What Division III has to offer is not athletic scholarships. Division III doesn’t pay its athletes to attend in order to generate revenue for the school or to create events for fans to come watch. It doesn’t guarantee packed bleachers with cheering fans. It doesn’t promise a rewarding career because of a student’s athletic performance. It doesn’t determine if a student can become a professional athlete. It doesn’t offer an entire wardrobe of apparel with their name plastered on the back.

 However, Division III athletics is dedication; the athletes who participate get up for practice at 5 a.m. of their own free will, not to maintain a scholarship. They wake up because it simply matters to them. Division III is drive; the athletes choose to run faster, lift more and throw further, so that they can become better. Division III is commitment; they show up every single day ready to perform to the best of their ability. Division III is growth; they come back season after season to become better, for themselves and their teammates. Division III is friendships; the comradery forms over hours of time together, through tears of joy after winning the biggest game of the season and tears of despair after the final game of the season is over and the realization hits that some players will never set foot on the field, court, track or diamond again. Friendships form through laughter, successes, challenges and mistakes. Division III is kindness and patience; not all players possess the skill required to find individual success, but they are essential to the team nonetheless. Division III is an education; the athletes aren’t attending just to continue their athletic endeavors; rather, they are receiving a quality education while partaking in something that they love. Division III is the relationships that are built; coaches, athletic trainers, athletic staff members, professors, other faculty members and friends become unforgettable. Division III is a team potluck after a Saturday morning game. Division III is a team breakfast made up of gooey cinnamon rolls, scrambled eggs, turkey bacon and fresh fruit hosted by the players’ parents. Division III is karaoke on the bus singing along to Disney songs and even songs that the coaches wish they had never heard. Division III is study tables in the library to make sure the team GPA stays high. Division III is supporting other teams within the school by attending their meets and games and cheering them on as they compete, knowing that they will return the favor.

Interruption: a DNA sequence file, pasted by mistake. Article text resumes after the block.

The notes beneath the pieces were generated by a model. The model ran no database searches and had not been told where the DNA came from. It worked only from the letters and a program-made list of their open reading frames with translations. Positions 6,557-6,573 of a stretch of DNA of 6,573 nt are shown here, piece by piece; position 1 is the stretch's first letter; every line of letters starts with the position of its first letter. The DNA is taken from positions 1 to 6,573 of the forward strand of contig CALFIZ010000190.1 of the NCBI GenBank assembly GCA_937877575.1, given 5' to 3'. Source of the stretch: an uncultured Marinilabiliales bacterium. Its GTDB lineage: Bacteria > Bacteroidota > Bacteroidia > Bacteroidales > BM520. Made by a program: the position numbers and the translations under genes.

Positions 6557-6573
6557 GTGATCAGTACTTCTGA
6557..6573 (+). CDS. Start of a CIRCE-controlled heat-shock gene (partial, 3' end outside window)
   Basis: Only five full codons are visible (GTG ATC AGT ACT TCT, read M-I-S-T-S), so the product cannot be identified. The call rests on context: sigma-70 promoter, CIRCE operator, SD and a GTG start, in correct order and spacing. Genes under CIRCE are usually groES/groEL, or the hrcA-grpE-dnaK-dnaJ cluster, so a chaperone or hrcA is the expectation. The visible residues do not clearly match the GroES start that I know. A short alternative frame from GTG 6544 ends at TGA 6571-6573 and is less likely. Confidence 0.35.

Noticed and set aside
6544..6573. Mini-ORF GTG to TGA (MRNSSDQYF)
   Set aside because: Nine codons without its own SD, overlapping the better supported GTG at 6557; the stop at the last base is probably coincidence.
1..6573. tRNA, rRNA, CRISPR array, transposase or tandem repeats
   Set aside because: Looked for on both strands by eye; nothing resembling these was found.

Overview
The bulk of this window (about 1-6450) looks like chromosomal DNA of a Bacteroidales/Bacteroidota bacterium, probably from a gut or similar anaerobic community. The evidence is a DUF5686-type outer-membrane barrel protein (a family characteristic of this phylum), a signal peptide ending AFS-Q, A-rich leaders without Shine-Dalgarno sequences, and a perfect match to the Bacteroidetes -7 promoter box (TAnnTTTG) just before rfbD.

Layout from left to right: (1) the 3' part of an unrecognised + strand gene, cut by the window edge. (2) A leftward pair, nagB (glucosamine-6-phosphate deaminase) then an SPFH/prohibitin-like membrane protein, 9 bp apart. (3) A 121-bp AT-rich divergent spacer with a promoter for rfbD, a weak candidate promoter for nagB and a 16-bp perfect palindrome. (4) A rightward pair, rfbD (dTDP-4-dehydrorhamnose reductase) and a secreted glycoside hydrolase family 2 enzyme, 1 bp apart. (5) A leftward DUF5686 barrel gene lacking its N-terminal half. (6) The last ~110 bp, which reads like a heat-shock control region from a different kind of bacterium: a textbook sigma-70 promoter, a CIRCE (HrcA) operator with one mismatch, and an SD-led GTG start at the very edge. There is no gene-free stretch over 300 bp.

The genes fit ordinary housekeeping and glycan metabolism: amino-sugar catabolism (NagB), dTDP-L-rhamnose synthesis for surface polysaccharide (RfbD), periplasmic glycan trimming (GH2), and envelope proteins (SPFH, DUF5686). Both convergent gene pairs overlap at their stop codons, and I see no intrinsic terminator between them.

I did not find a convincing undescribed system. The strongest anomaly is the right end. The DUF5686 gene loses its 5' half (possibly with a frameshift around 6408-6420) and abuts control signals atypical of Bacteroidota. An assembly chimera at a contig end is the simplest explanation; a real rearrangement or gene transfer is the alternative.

Recognition for Division III sports doesn’t come easy, or even at all. Just because an athlete is not being paid to participate doesn’t mean that it isn’t physically, mentally and emotionally demanding. Student-athletes across all divisions commit to their team and their school, which requires time, but the return is worth it. Just like athletes who are paid, Division III athletes balance challenging classes, heavy workloads, hours at practice, on the bus or at games, and all of the other daily activities, but they compete because they love their sport, and what they get out of it is much more than a sum of money. Division III athletics is what has brought me back to Olivet semester after semester, because without it I wouldn’t be the athlete, the student or person I am today.